” The talk turned to falls, a favorite topic, and timely, with winter coming on, ice their mortal enemy . . . It was the ultimate cautionary tale, the moral being Don’t fall, as if they were of glass. In a sense they were—their fragility was irrefutable, medically proven—and yet Emily detested the inevitable rundown of accidents and tragedies, the more fortunate clicking their tongues and counting their blessings, all the while knowing it was just a matter of time. ” (48-49)
Emily, Alone hinges on Emily Maxwell’s new life after the sale of the cottage where the family, after the death of her husband, spent their last summer, as per Wish You Were Here. Almost a decade has lapsed since that particular gathering, marked by a gamut of emotions and pent-up feelings and tension regarding the loss of Henry Maxwell, the loss of opportunity in individual’s life. Despite the occasional pining for her grandchildren’s visit and nostalgia of her husband, Emily is inured to living alone and established a rigorous routine. While she enjoys the company of Arlene, her sister-in-law, her new car also allows her greater agency over her life.
It was not poverty or its semblance that Emily was afraid of as much as the loss of opportunity . . . Emily didn’t want her children to be rich, or even professionally successful. She wanted them to fulfill their responsibilities to others and to themselves, that was all. They both had so much promise and yet they seemed so unhappy, so easily defeated. (105)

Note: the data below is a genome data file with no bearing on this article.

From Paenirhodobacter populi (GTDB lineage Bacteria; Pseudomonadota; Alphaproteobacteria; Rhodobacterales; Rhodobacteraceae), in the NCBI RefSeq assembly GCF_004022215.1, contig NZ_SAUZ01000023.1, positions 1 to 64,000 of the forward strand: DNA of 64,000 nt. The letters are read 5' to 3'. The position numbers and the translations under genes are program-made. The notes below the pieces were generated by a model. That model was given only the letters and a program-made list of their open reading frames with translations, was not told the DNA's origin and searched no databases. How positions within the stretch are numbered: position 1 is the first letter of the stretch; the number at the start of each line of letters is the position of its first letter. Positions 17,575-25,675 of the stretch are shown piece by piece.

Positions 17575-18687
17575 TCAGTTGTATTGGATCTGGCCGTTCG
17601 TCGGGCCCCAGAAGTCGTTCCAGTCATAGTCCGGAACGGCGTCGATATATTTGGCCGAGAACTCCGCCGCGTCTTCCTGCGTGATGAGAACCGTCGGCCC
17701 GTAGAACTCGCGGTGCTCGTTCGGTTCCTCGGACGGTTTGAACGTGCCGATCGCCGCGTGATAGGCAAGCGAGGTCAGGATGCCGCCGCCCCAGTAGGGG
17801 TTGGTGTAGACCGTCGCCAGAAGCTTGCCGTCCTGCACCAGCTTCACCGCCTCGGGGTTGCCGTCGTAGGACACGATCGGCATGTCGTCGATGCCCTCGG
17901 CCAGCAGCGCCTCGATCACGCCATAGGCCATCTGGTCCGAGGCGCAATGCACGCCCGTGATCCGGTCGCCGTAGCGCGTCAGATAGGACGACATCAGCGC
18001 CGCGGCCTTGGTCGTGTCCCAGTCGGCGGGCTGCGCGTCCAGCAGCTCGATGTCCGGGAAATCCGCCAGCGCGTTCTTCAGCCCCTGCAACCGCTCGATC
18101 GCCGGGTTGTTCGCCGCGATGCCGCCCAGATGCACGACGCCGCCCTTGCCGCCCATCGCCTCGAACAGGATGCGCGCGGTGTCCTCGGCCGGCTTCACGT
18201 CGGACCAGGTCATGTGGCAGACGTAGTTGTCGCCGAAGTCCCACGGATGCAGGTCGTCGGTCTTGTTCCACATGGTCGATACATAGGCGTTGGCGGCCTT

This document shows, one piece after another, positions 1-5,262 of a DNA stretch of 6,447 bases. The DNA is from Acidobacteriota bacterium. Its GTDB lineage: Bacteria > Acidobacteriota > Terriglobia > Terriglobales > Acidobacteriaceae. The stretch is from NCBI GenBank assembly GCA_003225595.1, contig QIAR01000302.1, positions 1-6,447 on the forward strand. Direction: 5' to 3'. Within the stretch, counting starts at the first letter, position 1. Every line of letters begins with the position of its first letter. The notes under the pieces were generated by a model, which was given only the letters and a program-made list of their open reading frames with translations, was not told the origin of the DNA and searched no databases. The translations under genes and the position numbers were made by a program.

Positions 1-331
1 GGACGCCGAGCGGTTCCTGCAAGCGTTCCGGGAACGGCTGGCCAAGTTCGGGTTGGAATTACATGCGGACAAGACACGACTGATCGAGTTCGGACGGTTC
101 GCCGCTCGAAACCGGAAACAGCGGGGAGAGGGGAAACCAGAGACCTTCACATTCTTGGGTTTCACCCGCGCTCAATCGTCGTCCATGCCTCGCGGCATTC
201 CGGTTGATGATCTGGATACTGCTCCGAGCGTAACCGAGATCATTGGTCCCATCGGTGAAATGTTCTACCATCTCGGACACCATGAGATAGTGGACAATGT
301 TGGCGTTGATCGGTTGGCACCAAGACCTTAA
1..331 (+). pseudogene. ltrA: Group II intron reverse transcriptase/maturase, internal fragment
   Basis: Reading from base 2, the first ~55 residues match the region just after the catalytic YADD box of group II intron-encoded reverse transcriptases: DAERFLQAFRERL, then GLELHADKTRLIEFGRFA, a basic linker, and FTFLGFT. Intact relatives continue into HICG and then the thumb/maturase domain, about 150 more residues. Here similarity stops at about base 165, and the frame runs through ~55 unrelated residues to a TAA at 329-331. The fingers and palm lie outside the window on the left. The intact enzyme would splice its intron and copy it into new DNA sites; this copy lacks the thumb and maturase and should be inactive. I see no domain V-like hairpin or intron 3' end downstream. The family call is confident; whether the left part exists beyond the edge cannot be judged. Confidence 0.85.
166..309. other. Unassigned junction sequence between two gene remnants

When Arlene faints at the restaurant, it alarms Emily that as she ages, she will have to fend for herself. Being a dependent of Arlene on daily errands, Emily life therefore changes in unexpected ways. As she grapples with her new independence, she discovers a hidden strength and realizes that life always offers new possibilities.
Emily, Alone, as the title so implies, follows the widow’s daily life to the most minute, mundane details. But in the hand of O’Nan, who has a knack for giving small experience an emotional heft, Emily’s ordinary life is made, by its majestically quiet rendering, extraordinary. Unlike the tense dynamics of familial interaction in Wish You Were Here, Emily’s grown-up children and their problems recede to the background in this novel. Although they constantly contribute to Emily’s dismay, they exist only in her passing reflection in this book. Emily, Alone is about Emily alone—mind, soul, and body. It’s about her reminiscence of life and trying to age graciously.
The world was gone . . . The sale of the Millers’ would make official her status as its sole survivor. She supposed the alternative was worse, though occasionally, stricken with self-pity after a lonely dinner and a glass of wine, she wavered. (201)
Underlying the humor and her disdain for common idiocy, O’Nan gives us a portraiture that is an incisive investigation of the ways cultural forces shape private lives. the constant clash, though rather subdued and not pronounced, between Emily and her children has as much to do with generational differences as with issues of temperament and personal inclination. The issues with thank-you notes, vacation planning in advance, and career choices also boil down one contradicting viewpoint: preference for thrift and industry vs. self-expression. Although her life has been a happy one and her disappointments mild, there exist some overwhelming surges of memory that serve only to further her constant sense of loss. Not only the loss of her husband but the loss of an old world in which she was raised and along with it the traditional values that are no longer cherished.
255 pp. Penguin Trade Paperback. [Read/
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